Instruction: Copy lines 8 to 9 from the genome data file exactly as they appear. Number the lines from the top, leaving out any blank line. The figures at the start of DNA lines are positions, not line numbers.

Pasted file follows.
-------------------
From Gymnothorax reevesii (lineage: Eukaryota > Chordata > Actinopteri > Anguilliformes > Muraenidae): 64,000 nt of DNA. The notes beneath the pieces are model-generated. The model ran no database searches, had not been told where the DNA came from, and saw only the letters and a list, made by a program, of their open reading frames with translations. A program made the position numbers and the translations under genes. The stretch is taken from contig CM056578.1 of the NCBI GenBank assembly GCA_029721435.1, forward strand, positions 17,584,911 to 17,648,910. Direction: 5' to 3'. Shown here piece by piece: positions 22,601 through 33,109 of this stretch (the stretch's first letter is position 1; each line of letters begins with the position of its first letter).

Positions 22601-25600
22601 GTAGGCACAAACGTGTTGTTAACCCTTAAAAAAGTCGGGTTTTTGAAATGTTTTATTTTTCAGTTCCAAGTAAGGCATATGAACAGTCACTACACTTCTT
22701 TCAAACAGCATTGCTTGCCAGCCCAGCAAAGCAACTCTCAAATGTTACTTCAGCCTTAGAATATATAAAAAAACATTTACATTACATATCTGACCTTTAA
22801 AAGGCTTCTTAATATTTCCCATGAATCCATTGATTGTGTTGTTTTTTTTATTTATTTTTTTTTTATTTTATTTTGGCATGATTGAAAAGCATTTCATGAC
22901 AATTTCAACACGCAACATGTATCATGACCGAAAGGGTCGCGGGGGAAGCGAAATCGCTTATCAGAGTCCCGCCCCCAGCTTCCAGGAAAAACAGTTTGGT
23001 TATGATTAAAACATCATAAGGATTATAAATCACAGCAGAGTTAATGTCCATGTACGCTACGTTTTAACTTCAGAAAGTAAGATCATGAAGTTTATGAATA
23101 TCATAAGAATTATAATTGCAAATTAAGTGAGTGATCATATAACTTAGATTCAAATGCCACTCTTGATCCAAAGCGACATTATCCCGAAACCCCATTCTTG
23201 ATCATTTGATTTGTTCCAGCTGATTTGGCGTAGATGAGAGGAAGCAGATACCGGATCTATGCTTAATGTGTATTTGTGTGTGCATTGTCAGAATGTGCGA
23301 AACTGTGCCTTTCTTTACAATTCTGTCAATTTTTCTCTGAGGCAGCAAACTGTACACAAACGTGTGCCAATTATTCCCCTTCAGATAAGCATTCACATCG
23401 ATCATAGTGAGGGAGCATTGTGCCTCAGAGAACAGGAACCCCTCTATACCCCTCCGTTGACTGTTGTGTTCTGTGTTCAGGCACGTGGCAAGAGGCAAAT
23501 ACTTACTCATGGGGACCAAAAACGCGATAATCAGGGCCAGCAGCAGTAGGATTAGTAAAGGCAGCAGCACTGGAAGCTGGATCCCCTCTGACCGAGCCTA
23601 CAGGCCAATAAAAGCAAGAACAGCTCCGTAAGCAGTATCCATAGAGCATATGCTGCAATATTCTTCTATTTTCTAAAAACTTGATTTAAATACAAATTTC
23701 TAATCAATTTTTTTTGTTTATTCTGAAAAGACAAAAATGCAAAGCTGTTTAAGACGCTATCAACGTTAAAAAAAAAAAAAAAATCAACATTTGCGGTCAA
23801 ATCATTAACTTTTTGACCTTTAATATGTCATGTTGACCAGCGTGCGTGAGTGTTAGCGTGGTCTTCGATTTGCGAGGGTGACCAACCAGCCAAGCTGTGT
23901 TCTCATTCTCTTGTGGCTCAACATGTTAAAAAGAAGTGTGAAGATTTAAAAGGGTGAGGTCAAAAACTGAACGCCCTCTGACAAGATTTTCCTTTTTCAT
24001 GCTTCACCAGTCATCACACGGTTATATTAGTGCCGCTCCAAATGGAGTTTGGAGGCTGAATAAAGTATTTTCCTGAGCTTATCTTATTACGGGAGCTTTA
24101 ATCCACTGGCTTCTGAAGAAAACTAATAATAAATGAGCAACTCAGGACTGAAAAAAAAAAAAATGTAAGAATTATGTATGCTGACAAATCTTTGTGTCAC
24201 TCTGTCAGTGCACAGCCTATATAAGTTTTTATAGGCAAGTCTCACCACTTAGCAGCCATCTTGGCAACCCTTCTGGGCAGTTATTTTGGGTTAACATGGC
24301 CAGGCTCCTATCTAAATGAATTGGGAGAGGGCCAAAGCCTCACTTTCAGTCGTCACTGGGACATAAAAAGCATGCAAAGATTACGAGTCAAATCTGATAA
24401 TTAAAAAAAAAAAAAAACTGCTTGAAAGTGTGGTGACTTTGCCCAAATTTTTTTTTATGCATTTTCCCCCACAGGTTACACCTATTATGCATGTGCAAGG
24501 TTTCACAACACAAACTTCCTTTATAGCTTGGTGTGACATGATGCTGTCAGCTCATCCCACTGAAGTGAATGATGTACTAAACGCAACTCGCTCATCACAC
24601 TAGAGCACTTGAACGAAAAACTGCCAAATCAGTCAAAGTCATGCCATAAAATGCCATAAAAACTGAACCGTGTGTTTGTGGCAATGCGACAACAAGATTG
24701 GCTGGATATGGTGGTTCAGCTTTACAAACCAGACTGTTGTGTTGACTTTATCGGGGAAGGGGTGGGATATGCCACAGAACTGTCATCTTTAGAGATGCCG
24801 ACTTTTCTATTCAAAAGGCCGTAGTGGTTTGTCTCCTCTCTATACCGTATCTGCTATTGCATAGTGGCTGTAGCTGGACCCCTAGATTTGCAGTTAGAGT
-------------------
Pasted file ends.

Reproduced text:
23101 TCATAAGAATTATAATTGCAAATTAAGTGAGTGATCATATAACTTAGATTCAAATGCCACTCTTGATCCAAAGCGACATTATCCCGAAACCCCATTCTTG
23201 ATCATTTGATTTGTTCCAGCTGATTTGGCGTAGATGAGAGGAAGCAGATACCGGATCTATGCTTAATGTGTATTTGTGTGTGCATTGTCAGAATGTGCGA